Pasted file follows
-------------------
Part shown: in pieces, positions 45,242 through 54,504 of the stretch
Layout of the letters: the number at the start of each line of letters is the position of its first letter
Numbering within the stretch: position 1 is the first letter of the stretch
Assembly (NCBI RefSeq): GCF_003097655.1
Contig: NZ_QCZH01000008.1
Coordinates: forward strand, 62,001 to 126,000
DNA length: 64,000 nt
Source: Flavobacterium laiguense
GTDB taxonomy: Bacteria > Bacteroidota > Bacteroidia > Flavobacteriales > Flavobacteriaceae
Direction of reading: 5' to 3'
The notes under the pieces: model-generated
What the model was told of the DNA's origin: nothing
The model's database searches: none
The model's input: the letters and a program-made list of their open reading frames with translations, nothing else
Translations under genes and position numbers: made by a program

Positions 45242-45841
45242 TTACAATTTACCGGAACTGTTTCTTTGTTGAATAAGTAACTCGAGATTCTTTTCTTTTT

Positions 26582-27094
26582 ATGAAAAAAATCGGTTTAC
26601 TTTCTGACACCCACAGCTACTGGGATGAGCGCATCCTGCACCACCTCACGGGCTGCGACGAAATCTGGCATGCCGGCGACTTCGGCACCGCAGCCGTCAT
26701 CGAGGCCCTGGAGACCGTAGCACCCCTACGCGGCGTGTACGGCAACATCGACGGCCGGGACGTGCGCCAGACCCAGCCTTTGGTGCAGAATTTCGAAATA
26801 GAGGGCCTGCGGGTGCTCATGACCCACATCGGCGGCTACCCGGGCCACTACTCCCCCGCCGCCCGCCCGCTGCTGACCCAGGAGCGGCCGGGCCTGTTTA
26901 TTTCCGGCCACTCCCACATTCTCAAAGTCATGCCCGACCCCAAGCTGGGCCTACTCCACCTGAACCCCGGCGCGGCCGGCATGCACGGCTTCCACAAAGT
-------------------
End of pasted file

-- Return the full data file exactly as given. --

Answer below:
Part shown: in pieces, positions 45,242 through 54,504 of the stretch
Layout of the letters: the number at the start of each line of letters is the position of its first letter
Numbering within the stretch: position 1 is the first letter of the stretch
Assembly (NCBI RefSeq): GCF_003097655.1
Contig: NZ_QCZH01000008.1
Coordinates: forward strand, 62,001 to 126,000
DNA length: 64,000 nt
Source: Flavobacterium laiguense
GTDB taxonomy: Bacteria > Bacteroidota > Bacteroidia > Flavobacteriales > Flavobacteriaceae
Direction of reading: 5' to 3'
The notes under the pieces: model-generated
What the model was told of the DNA's origin: nothing
The model's database searches: none
The model's input: the letters and a program-made list of their open reading frames with translations, nothing else
Translations under genes and position numbers: made by a program

Positions 45242-45841
45242 TTACAATTTACCGGAACTGTTTCTTTGTTGAATAAGTAACTCGAGATTCTTTTCTTTTT

Positions 26582-27094
26582 ATGAAAAAAATCGGTTTAC
26601 TTTCTGACACCCACAGCTACTGGGATGAGCGCATCCTGCACCACCTCACGGGCTGCGACGAAATCTGGCATGCCGGCGACTTCGGCACCGCAGCCGTCAT
26701 CGAGGCCCTGGAGACCGTAGCACCCCTACGCGGCGTGTACGGCAACATCGACGGCCGGGACGTGCGCCAGACCCAGCCTTTGGTGCAGAATTTCGAAATA
26801 GAGGGCCTGCGGGTGCTCATGACCCACATCGGCGGCTACCCGGGCCACTACTCCCCCGCCGCCCGCCCGCTGCTGACCCAGGAGCGGCCGGGCCTGTTTA
26901 TTTCCGGCCACTCCCACATTCTCAAAGTCATGCCCGACCCCAAGCTGGGCCTACTCCACCTGAACCCCGGCGCGGCCGGCATGCACGGCTTCCACAAAGT